Bandikoot. Now that’s an awesome name. This little rat-like marsupial even inspired a series of videogames in which the protagonist, Crash, fights his nemesis (and creator) Dr Neo Cortex, who in turn looks like Rimmer’s Hologram from Red Dwarf. All a bit confusing? You’re not alone. Together with the more-than-cute possum, these two marsupials live in Oz-New Guinea. Whereas bandicoots stay to themselves and are carriers of Q Fever, don’t be surprised if a possum climbs up into the back of your campervan, sits in your pizza box and looks at you expectantly in the middle of the night. Their little, almost-human hands and strong-gripping tail make them excellent climbers and their enormous numbers due to lack of predators have, in New Zealand, led to culling programs which result in heaps of cute Barbie doll-sized fur coats which are commercially used.
Sitting in your campervan at night you will also have the pleasure to enjoy the eerie cries of a bird that is spread across the globe, but who’s Australian counterpart is so whacko, it deserves a worthy mention. The bush thick-knee curlew is the raver of the animal world, competing nightly for the ‘most spooky sounding animal’ prize. Mostly nocturnal, plenty stagger around with slightly paranoid big eyes they expertly narrow using their lower eyelid when looking at you to resemble crazy cartoon villains. When you get too close, they freeze in cryptic, odd-looking postures to confuse predators before growling and then taking off with heads held low and feet scurrying fast.
And the Aussie bird life in general is spectacular. Like someone’s gone to carnival re-inventing all the birds you usually know, city pigeons have unicorn horns, the lorikeets look like they were dropped in a 5-year-old’s paint pot, cockatoos screech from power lines, scrub turkeys check out your grocery shopping, kookaburras laugh at the pigeon’s ridiculous unicorn horns and Australia’s cities are blessed with a real-life Egyptian deity trying to steal your chips. London has pigeons – Sydney has ibis.
And if that’s not enough, a dog-sized flying mammal will flap its leathery wings into your TV aerial twice a week, just after pooping digested fruit juice all over your car and throwing the loudest up-side-down tree parties in the neighbourhood.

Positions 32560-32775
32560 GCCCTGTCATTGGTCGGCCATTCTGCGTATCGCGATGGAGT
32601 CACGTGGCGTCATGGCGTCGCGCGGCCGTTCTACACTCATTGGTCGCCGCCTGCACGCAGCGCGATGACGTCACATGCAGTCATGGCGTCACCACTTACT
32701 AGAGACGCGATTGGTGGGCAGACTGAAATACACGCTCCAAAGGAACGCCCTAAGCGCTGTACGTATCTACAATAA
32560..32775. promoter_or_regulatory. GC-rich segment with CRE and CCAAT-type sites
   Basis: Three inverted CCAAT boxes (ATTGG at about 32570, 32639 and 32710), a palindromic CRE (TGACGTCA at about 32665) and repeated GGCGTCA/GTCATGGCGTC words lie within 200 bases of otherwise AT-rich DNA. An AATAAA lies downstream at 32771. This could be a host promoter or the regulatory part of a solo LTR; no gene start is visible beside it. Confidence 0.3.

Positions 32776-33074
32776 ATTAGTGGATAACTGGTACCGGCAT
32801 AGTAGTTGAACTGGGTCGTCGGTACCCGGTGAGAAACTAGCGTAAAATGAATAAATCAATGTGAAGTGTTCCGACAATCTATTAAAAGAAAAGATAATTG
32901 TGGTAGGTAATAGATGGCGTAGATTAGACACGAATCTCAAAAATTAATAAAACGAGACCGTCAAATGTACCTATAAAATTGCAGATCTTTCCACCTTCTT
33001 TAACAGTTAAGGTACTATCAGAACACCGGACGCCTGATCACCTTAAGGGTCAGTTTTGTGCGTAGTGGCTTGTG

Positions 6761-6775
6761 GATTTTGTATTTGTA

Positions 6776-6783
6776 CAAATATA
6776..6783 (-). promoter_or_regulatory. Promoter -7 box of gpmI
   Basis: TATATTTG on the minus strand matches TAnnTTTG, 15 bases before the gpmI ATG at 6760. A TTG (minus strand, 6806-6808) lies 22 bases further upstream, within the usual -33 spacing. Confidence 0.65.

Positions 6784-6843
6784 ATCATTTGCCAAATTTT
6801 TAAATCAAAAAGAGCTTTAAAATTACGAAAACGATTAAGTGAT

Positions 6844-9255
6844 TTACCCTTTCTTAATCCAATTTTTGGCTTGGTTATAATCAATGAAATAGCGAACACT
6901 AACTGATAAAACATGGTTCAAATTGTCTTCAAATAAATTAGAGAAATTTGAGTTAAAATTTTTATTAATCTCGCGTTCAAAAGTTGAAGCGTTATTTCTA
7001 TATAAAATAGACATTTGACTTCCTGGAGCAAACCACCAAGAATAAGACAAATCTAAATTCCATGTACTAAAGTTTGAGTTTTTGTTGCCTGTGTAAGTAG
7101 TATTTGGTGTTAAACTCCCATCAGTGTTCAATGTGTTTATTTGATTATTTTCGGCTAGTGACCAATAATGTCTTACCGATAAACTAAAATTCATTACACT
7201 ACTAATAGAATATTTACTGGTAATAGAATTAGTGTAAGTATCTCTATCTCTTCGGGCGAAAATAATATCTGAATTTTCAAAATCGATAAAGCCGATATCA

You may almost say it’s a good thing giant coconut crabs no longer ransack your leftovers as they’ve disappeared from mainland Oz. Seriously, google the things. They are that BIG.
As you will already know from countless shock-horror-photo-lists, it’s not only the blue ringed octopus, box jellyfish, beer-guzzling wild pigs, sharks, spiders, snakes and stone fish that will most definitely kill you if you get to close to them. Bear in mind, though, that millions of Australians successfully live here and don’t die every week, unless there is some government cover-up conspiracy theory about hiding all the daily resurrections.
What is rather interesting besides the OMG-I-can’t-believe-it factor is how this place specifically brought on so many weird and wonderful animals found nowhere else on earth. Yeah, some of it has to do with evolution in isolation. But why a swing towards marsupials in the first place?
Cue cuddly Koala. Our grumpy little friend is uniquely adapted to living in harsh, dry environments, which meant that the original mix of all sorts of species from when Australia was still connected to South America, Africa, Antarctica and India was skewed towards marsupials as Australia got drier and sparser floating away further from Bali. You can see a clear divide from a lush, humid rain forested Bali to drier, more desert and steppe-like Sumbawa and Timor. Cue 34 million years ago when earth seems to have been pelted by quite a few huge meteors, the effects of which the marsupial seemed to be better able to deal with than placental mammals and boom – wimpy placentals died off.
But what about Dingos? Aaah, you got us. No, just kidding. Dingo DNA has been shown to be very close to domestic dogs, which means they probably came over with early settlers from India and South East Asia. When they arrived in Oz, one of the more reckless cried ‘paaarteeey’ and ran off into the outback, where they’ve been going ever since. As to the other mystery of why there are so many highly venomous animals in Oz, well, on that count, nobody’s quite sure. Not even the Platypus.
(*Bonus fun fact: Aussies are one of the very few nations that controversially don’t see a problem in eating their national animal. Everything in harmony down under, throw another roo steak on the barbie.)